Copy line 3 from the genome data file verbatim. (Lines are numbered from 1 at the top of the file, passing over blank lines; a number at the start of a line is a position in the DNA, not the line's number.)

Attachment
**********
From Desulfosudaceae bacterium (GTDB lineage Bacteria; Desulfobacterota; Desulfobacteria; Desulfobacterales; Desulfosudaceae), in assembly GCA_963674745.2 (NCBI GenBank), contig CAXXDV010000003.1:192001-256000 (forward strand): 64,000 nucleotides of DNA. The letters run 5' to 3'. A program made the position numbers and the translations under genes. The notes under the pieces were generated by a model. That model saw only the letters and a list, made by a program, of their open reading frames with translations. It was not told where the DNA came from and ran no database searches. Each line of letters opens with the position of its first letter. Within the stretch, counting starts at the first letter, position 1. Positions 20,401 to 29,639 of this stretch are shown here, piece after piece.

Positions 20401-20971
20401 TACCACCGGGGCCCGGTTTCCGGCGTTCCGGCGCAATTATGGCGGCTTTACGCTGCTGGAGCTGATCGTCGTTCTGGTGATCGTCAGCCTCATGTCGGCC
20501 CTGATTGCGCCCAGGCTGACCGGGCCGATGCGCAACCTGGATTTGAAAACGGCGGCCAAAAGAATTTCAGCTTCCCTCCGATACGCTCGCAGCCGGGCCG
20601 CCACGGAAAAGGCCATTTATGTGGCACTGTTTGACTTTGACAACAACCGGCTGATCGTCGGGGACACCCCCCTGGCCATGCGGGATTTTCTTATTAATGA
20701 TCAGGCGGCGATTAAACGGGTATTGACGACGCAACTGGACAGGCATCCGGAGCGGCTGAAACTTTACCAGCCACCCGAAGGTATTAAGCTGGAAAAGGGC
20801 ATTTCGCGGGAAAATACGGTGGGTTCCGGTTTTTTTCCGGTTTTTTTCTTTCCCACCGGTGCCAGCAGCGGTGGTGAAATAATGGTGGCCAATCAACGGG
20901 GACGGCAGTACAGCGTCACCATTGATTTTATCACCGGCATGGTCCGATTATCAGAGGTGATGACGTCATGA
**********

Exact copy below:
20401 TACCACCGGGGCCCGGTTTCCGGCGTTCCGGCGCAATTATGGCGGCTTTACGCTGCTGGAGCTGATCGTCGTTCTGGTGATCGTCAGCCTCATGTCGGCC